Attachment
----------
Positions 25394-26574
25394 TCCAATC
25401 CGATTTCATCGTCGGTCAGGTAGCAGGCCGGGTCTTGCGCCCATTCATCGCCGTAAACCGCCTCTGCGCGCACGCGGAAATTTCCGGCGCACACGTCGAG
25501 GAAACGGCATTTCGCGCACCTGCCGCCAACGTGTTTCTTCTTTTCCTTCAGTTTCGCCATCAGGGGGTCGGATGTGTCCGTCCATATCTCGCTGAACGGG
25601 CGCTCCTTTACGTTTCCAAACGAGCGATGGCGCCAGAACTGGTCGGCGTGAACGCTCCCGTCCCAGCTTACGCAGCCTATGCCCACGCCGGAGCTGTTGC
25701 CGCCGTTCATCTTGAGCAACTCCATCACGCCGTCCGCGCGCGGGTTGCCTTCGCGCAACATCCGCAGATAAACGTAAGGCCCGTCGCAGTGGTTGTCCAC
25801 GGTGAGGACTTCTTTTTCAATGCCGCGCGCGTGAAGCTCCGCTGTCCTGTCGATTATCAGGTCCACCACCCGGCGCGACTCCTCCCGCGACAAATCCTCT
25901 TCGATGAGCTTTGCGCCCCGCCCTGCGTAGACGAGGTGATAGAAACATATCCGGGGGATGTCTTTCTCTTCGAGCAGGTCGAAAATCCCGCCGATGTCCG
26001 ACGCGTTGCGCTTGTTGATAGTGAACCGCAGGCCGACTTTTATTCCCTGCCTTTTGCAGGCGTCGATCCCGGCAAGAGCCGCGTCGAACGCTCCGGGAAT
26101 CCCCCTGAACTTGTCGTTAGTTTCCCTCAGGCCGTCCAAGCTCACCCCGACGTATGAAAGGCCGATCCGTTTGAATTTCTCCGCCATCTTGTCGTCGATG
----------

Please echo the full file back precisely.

Positions 25394-26574
25394 TCCAATC
25401 CGATTTCATCGTCGGTCAGGTAGCAGGCCGGGTCTTGCGCCCATTCATCGCCGTAAACCGCCTCTGCGCGCACGCGGAAATTTCCGGCGCACACGTCGAG
25501 GAAACGGCATTTCGCGCACCTGCCGCCAACGTGTTTCTTCTTTTCCTTCAGTTTCGCCATCAGGGGGTCGGATGTGTCCGTCCATATCTCGCTGAACGGG
25601 CGCTCCTTTACGTTTCCAAACGAGCGATGGCGCCAGAACTGGTCGGCGTGAACGCTCCCGTCCCAGCTTACGCAGCCTATGCCCACGCCGGAGCTGTTGC
25701 CGCCGTTCATCTTGAGCAACTCCATCACGCCGTCCGCGCGCGGGTTGCCTTCGCGCAACATCCGCAGATAAACGTAAGGCCCGTCGCAGTGGTTGTCCAC
25801 GGTGAGGACTTCTTTTTCAATGCCGCGCGCGTGAAGCTCCGCTGTCCTGTCGATTATCAGGTCCACCACCCGGCGCGACTCCTCCCGCGACAAATCCTCT
25901 TCGATGAGCTTTGCGCCCCGCCCTGCGTAGACGAGGTGATAGAAACATATCCGGGGGATGTCTTTCTCTTCGAGCAGGTCGAAAATCCCGCCGATGTCCG
26001 ACGCGTTGCGCTTGTTGATAGTGAACCGCAGGCCGACTTTTATTCCCTGCCTTTTGCAGGCGTCGATCCCGGCAAGAGCCGCGTCGAACGCTCCGGGAAT
26101 CCCCCTGAACTTGTCGTTAGTTTCCCTCAGGCCGTCCAAGCTCACCCCGACGTATGAAAGGCCGATCCGTTTGAATTTCTCCGCCATCTTGTCGTCGATG